We create and share value through our operations and relationships. We do this by giving back to stakeholders from the returns gained as a market leader with a diversified portfolio, quality commitment, a unique culture and long-term growth opportunities.
Namibia Breweries Limited is a highly stakeholder-oriented business. Our emphasis is often not on the product we sell, but on how the entire business contributes to the well-being of the system in which we operate. By framing our material matters as the ways in which we are ‘giving back’, we contemplate the scope, spread and nature of how we allocate capital and resources. These material matters are essential for NBL to be able to give back sustainably and in support of our purpose, Creating a Future, Enhancing Life.
Our material matters sustain our support of and active participation in the lives of our stakeholders. We remain sensitive to not creating dependency in any form but to use commercial opportunities to leverage our brands responsibly.
How do we determine what is material?
We used a formal materiality process in 2018 to identify the matters that enable us to give back to our stakeholders in the short (this year), medium (one to three years) and long term (the next decade).
Inputs into the process
|We considered a range of influences, risks, industry challenges and trends. We were guided by regulatory and legislative compliance requirements while also taking into account the concerns and expectations of our stakeholders.|
Consider, discuss and rank material matters
|Having scanned our context, we identified issues and opportunities which we ranked according to likelihood and impact. We used an external stakeholder lens in our thinking when clustering and consolidating themes into nine material ways of giving back.|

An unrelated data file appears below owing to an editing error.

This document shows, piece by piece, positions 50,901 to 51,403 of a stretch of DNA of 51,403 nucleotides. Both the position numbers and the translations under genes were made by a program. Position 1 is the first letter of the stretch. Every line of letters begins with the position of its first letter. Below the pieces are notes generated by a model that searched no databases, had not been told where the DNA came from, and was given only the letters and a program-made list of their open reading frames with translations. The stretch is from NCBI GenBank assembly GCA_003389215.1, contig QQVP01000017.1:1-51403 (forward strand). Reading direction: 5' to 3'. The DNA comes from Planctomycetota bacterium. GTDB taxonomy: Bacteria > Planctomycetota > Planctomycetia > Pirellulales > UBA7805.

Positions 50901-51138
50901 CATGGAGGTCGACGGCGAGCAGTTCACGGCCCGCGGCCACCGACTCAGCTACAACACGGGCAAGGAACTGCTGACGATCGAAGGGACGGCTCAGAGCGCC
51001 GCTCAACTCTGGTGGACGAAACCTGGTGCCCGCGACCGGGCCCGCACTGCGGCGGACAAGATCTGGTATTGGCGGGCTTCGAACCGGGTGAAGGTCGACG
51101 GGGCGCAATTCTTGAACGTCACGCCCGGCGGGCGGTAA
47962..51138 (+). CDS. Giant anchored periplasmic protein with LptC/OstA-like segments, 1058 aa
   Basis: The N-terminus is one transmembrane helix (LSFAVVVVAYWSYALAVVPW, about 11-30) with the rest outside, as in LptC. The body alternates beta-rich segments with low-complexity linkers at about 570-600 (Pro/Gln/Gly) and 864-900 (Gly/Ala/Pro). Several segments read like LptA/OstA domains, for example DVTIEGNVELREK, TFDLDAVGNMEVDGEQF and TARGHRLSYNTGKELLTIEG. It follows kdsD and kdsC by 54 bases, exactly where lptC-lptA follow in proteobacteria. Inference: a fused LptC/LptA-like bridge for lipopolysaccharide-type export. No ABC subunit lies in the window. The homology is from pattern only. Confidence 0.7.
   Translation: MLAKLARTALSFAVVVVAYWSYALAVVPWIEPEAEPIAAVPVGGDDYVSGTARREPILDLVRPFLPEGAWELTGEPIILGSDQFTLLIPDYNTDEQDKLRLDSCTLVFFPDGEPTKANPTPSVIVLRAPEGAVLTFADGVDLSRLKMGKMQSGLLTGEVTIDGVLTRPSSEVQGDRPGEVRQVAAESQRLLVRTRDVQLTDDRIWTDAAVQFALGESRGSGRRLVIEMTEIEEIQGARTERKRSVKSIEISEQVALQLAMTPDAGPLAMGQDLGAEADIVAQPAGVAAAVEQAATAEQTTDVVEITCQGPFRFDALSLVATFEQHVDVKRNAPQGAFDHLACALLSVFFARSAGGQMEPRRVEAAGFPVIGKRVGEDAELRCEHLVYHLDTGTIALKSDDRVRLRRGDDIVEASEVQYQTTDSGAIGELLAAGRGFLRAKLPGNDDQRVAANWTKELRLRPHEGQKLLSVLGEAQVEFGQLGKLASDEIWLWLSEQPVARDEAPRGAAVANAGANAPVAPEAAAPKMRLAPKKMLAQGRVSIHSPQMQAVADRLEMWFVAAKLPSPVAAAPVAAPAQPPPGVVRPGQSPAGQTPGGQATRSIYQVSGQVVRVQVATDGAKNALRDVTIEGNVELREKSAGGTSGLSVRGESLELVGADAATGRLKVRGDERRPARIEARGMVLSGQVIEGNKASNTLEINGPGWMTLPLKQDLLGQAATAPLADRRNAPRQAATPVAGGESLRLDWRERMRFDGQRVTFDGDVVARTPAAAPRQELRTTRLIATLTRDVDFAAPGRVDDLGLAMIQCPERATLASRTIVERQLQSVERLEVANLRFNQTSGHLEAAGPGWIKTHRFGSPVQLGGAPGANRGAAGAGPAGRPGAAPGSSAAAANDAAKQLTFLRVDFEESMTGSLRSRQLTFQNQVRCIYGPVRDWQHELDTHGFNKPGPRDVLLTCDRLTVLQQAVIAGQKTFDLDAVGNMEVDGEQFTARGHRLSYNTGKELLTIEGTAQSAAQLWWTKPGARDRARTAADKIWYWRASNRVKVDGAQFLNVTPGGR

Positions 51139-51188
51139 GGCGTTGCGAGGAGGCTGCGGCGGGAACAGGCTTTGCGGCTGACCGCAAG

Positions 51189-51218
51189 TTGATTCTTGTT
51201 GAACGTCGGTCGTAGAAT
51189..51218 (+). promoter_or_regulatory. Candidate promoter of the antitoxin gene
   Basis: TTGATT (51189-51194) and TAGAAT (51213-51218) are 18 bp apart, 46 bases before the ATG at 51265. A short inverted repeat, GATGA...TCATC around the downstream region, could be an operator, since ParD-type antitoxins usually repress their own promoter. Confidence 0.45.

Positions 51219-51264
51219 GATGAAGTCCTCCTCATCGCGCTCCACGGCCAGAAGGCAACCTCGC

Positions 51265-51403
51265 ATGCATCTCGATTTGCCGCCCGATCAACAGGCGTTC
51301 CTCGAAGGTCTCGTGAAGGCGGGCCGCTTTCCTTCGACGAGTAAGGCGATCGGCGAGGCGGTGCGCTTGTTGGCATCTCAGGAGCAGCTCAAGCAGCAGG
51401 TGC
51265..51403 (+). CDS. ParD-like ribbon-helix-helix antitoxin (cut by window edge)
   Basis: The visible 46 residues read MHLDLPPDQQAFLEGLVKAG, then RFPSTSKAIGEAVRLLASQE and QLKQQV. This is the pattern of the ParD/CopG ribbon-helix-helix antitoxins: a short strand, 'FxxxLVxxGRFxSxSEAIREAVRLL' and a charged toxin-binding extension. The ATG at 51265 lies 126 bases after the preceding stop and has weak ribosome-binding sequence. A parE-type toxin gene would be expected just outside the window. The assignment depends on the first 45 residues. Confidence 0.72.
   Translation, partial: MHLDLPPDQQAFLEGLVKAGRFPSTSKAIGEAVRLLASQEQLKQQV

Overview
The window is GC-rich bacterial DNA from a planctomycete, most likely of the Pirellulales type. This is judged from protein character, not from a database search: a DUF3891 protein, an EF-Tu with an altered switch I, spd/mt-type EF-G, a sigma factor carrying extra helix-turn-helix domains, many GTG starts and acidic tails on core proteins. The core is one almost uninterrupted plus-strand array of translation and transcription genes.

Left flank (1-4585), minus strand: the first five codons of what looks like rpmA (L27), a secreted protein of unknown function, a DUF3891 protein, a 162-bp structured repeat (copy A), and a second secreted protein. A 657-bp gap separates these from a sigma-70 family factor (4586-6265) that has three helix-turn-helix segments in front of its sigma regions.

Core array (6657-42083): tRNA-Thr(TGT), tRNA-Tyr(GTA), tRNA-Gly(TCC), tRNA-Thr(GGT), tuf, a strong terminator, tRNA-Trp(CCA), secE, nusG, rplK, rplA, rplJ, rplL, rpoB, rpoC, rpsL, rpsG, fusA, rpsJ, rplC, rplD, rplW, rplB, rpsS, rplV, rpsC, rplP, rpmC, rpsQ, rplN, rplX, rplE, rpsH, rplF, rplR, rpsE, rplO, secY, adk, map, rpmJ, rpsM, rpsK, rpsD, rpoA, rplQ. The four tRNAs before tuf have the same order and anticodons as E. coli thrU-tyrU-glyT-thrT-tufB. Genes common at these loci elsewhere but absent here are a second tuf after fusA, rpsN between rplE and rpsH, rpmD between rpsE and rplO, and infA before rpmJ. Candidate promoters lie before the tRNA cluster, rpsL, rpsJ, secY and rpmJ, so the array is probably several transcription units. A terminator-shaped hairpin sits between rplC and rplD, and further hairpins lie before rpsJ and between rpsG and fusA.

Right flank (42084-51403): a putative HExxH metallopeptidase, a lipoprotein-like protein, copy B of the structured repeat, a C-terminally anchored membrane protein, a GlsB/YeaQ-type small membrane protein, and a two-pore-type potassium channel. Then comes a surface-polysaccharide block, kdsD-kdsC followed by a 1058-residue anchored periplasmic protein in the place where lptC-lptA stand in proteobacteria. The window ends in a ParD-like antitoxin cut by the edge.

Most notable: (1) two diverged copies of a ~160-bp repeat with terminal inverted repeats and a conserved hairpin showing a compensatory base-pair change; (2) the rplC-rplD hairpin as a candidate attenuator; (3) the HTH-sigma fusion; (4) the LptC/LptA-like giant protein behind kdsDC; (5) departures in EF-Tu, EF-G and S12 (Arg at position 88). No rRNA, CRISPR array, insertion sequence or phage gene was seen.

Outcome of the process
|Our nine material ways of giving back support our purpose. We quantify our contribution in terms of financial value (see the value-added statement). We use operational key performance indicators to track over time whether we are increasing value for stakeholders in other ways. This considers our impact, today and into the future, beyond our business boundaries. We recognise that our material matters are dynamic, and that our emphasis and resource allocation priorities will change over time. The principle of giving back will remain constant.|
For this report, the reporting team reviewed the 2018 material matters for relevance, accuracy and completeness. Minor refinements were made, after which the senior leadership team approved the matters above as material for 2019.
Key question: What are we doing to continue creating amazing experiences for our consumers?
Our consumers are from all income levels across a range of geographic locations and feature diverse demographic profiles. As part of giving back to them, our brands aim to remain close to our consumers by involving them in Amazing Experiences, Enduring Impact. In this way we are connecting them to our purpose and offering them products that continue to anticipate and exceed their expectations.
Consumers are experiencing significant strain on disposable income. We therefore ensure that our brands create value by providing a range of quality offerings at different price points while delivering memorable experiences at connection moments.
To remain close to our consumers, we increased the frequency of surveys. The surveys provide us with quicker insights into changing consumer patterns, brand choices within their repertoire and attitudes towards our brands. More frequent surveys also provide us with the agility to refine campaigns and innovate to meet emerging needs. With more frequent brand health studies we keep a finger on the pulse of consumer and market dynamics, and are able to maintain a deep understanding of these.